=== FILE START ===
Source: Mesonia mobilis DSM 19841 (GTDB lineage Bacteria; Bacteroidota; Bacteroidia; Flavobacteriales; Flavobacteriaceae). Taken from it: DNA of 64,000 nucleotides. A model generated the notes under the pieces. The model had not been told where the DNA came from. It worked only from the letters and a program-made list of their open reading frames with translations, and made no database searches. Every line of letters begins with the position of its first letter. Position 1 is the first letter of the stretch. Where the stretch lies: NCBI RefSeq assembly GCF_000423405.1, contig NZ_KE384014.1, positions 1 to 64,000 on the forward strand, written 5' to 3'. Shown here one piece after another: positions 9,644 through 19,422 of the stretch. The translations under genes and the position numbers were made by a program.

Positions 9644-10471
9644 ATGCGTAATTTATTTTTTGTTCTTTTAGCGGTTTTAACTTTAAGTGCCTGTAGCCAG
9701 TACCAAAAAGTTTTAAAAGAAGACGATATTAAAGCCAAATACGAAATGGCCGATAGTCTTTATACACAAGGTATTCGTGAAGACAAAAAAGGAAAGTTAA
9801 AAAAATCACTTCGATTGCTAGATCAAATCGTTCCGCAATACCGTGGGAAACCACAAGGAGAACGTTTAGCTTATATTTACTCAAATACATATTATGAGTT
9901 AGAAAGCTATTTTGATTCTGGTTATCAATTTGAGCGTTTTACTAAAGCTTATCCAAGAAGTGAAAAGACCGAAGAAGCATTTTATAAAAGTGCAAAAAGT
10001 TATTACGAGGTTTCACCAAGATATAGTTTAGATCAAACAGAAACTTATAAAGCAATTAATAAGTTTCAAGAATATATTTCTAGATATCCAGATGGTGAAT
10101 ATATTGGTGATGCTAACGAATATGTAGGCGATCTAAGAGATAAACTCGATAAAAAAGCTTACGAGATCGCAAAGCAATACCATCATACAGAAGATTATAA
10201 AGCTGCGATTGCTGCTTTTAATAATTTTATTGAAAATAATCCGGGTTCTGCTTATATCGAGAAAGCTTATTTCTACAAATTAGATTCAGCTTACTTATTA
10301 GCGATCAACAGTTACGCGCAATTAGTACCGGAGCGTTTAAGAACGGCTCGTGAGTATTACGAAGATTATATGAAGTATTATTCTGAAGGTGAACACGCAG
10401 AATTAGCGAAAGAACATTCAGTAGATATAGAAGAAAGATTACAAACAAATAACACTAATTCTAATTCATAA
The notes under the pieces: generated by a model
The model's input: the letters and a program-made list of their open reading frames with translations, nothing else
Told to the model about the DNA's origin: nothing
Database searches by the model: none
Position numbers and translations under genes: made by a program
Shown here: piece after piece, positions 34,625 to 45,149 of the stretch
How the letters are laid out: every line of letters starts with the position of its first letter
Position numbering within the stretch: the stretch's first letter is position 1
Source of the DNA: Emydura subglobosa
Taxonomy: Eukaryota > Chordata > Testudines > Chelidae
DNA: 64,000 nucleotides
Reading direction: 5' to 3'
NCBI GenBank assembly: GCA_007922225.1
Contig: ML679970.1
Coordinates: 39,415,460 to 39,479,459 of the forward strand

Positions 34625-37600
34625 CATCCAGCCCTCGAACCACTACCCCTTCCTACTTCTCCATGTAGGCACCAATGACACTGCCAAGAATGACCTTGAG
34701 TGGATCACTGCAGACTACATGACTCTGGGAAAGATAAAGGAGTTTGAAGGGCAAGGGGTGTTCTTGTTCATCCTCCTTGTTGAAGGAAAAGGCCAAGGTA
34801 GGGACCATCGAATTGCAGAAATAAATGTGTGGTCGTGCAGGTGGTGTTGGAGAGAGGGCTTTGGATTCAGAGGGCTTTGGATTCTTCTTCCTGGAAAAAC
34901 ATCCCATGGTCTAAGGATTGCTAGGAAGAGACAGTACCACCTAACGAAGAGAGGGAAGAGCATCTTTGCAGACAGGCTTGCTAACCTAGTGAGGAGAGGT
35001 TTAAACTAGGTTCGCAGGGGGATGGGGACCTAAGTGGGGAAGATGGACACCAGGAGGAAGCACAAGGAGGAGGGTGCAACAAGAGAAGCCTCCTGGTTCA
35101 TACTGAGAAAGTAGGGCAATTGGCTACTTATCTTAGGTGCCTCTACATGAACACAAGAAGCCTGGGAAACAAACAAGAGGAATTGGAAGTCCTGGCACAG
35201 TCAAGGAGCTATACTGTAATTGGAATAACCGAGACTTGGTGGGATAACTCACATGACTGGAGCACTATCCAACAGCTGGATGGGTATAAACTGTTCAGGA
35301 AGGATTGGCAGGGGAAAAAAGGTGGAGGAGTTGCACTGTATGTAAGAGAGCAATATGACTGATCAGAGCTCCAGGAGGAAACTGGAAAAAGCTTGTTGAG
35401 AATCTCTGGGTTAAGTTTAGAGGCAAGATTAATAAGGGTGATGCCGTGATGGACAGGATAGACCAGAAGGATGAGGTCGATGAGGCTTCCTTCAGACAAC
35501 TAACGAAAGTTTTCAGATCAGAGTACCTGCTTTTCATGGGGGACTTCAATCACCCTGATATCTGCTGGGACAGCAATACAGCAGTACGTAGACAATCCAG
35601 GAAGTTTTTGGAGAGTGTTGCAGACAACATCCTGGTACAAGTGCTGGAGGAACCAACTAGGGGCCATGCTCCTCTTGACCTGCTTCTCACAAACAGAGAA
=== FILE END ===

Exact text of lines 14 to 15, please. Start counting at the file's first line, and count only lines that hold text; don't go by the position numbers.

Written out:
Told to the model about the DNA's origin: nothing
Database searches by the model: none